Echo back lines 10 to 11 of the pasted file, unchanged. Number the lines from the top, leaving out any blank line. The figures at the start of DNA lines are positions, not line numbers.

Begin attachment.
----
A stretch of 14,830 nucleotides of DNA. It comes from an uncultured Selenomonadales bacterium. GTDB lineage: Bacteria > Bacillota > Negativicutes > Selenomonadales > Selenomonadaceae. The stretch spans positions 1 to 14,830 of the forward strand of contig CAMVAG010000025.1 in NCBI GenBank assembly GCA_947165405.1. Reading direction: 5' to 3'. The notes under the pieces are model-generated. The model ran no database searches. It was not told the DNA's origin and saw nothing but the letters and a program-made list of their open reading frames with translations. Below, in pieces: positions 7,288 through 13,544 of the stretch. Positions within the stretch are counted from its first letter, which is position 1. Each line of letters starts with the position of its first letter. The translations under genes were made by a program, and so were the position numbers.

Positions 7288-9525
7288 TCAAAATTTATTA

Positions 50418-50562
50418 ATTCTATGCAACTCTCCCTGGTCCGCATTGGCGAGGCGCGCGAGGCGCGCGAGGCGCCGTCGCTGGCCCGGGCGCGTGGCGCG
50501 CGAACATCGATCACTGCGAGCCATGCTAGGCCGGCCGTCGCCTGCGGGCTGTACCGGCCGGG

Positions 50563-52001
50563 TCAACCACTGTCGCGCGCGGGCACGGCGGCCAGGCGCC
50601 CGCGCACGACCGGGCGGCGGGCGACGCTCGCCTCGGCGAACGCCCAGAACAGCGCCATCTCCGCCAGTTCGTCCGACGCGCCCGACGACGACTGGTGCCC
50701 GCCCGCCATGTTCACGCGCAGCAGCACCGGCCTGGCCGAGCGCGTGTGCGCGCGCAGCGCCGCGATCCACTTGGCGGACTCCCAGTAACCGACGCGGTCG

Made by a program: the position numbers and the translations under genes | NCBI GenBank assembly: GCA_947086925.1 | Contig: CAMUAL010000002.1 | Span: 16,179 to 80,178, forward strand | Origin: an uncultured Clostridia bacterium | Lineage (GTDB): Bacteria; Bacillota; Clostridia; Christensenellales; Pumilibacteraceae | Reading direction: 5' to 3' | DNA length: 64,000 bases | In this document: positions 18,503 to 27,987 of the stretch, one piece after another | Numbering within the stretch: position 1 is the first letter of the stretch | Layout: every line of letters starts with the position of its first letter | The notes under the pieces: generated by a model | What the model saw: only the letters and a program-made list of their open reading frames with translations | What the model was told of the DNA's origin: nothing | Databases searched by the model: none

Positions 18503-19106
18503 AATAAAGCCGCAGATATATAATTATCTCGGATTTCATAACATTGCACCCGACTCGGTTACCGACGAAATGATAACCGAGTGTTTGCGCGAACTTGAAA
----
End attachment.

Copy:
50701 GCCCGCCATGTTCACGCGCAGCAGCACCGGCCTGGCCGAGCGCGTGTGCGCGCGCAGCGCCGCGATCCACTTGGCGGACTCCCAGTAACCGACGCGGTCG

Made by a program: the position numbers and the translations under genes | NCBI GenBank assembly: GCA_947086925.1 | Contig: CAMUAL010000002.1 | Span: 16,179 to 80,178, forward strand | Origin: an uncultured Clostridia bacterium | Lineage (GTDB): Bacteria; Bacillota; Clostridia; Christensenellales; Pumilibacteraceae | Reading direction: 5' to 3' | DNA length: 64,000 bases | In this document: positions 18,503 to 27,987 of the stretch, one piece after another | Numbering within the stretch: position 1 is the first letter of the stretch | Layout: every line of letters starts with the position of its first letter | The notes under the pieces: generated by a model | What the model saw: only the letters and a program-made list of their open reading frames with translations | What the model was told of the DNA's origin: nothing | Databases searched by the model: none